How to Make the Most Out of Advent and Christmas While Single

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The Advent and Christmastide seasons are wonderful times of year. Even if you don’t live in a place where the traditional “white Christmas” is experienced, it’s still a lovely time to be spent with family and friends. However, sometimes it’s also a little tough . . . especially for those of us who are single or living on our own, and away from family. In fact, it can sometimes seem like Christmas is altogether more enjoyable for those with kids. So, what’s a single lady (and fella) to do? Here are four tips on how you can make the most out of the seasons as a single person.

Celebrate with your non-traditional family

While most of us have the luxury of living with or near family, that’s not always the case for everyone. Some people live far away from their loved ones and cannot afford to fly out to see them for the holidays. Others have difficult family lives and have chosen to create some distance for the sake of their mental and emotional wellbeing. If you’re in this boat, don’t despair. Remember that family doesn’t always mean those who are related to you by blood.

Your close friends, your coworkers with whom you see outside of work, your parish community – these are all examples of who can be part of your “family.” If you get invited to spend time with any of them or know of any special events at your parish or local religious community, consider joining them. While it may not be the same, you’ll still be surrounded by people whose company you enjoy and who care about you. Trust me, even some solo introverts will show up if you invite them.

Take a cue from kids

No, I’m not talking about pulling a “Big” or a “13 Going on 30” and acting like a kid trapped in a grown adult’s body. You know the tradition of “building” baby Jesus’s manger by having children add little pieces of paper to the manger every time they do their chores and/or acts of charity? Why not do the same, with a twist? While families let their children write down what good they did to offer to baby Jesus, you can leave the pieces of paper blank. Better yet, you can use whatever other material you want to use that cannot be modified. You can offer up all your acts of charity without anyone (except God) as your witness.

There are also a number of activities that are aimed for kids that you can do yourself. Jesse Trees? You can do that, reading the entire Bible passage instead of the little snippets usually aimed for children. Baking a cake for baby Jesus? You can do that and either invite your non-traditional family over for a slice or donate it to a soup kitchen as a treat for those who will be looking for a hot meal on a cold day.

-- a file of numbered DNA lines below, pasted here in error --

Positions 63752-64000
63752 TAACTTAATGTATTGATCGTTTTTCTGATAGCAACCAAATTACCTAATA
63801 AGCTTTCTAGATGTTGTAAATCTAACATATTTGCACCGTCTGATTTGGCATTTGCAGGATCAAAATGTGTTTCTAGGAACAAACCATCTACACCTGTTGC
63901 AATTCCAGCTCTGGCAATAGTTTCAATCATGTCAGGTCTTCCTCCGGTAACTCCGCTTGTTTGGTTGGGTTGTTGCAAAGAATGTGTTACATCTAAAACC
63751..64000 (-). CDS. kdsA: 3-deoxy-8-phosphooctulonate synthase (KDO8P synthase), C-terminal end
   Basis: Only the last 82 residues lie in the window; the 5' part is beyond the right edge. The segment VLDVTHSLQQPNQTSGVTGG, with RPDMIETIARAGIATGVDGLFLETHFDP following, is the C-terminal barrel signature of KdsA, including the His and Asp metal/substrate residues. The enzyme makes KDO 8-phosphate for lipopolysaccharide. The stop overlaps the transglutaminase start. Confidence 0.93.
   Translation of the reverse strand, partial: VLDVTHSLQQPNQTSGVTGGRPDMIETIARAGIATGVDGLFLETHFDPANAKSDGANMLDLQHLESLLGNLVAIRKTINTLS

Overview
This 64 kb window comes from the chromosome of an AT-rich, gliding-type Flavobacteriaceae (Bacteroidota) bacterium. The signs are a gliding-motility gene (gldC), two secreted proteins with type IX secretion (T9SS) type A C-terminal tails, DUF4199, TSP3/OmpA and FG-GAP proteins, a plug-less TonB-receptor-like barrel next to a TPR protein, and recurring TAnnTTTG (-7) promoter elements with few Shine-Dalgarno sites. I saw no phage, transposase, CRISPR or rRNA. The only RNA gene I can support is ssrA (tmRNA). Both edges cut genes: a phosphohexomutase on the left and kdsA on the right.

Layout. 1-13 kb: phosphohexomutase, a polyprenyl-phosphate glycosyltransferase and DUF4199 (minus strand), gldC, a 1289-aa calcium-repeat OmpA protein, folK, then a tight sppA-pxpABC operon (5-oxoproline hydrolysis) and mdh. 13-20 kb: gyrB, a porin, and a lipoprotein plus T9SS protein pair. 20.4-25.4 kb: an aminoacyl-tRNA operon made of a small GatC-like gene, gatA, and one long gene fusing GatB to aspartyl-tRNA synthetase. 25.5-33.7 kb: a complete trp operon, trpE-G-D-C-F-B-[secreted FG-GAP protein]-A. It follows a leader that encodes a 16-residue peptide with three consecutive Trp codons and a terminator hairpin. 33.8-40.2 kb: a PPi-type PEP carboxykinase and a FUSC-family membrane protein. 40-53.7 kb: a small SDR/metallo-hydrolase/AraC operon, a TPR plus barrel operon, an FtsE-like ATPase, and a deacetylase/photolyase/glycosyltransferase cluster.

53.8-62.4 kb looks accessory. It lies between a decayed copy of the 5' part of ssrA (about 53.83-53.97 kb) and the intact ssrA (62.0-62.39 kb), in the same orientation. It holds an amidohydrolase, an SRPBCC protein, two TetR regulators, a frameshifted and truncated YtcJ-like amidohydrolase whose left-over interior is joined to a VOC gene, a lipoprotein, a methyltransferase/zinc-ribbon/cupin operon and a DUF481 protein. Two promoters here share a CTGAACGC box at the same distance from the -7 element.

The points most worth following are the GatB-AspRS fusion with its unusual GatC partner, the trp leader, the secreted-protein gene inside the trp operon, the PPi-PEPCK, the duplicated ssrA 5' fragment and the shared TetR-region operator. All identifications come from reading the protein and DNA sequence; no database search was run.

Bring cheer to those who are also alone

Just as you are alone, there are others who don’t have anyone either. In fact, some are even the last surviving members of their families and/or abandoned completely by them. You’ll find many downcast souls in places like nursing homes and convalescent hospitals; people who have no one to talk to, let alone have a lovely time. If you find yourself with free time during this busy season, try spending some time with patients who don’t have family members? Most of these locations have activities and events planned for their patients; you can volunteer to be someone’s adopted grandson or granddaughter and be there to help them during these events.

If you like serving others but aren’t up for one-on-one visits at hospitals, remember that there is a large (and growing) homeless population that needs your help. You can volunteer at homeless shelters or soup kitchens. If you’re fortunate enough to live in a place that has services like Meals on Wheels—which delivers food to those who are too ill or elderly to cook or get groceries for themselves—you can also offer to do that. You can deliver the meals with a smile and brighten up someone’s day. It could be the only social interaction they may have that day.

Or help a big and/or young family

I don’t know about all of you, but I know several families who could use a hand during the holidays. It can be as simple as offering to babysit while Mom and/or Dad get their shopping (or a much-needed nap) done. You can also offer to help them cook if they’re planning a big family dinner for Christmas. If the holidays seem crazy hectic for us single folks, imagine how much more stressful it is for young parents and those with big families. Families with multiple kids under ten will be especially glad for any little help you may offer.

However you chose to spend the holiday season, please remember that being single doesn’t have to mean a depressing holiday season. These four suggestions are just a few of the many things you can do to enrich your Advent and Christmastide season. Whatever your gifts and charisms are, work with what you excel best at, and pay it forward. You’ll be glad you did something to celebrate the season.

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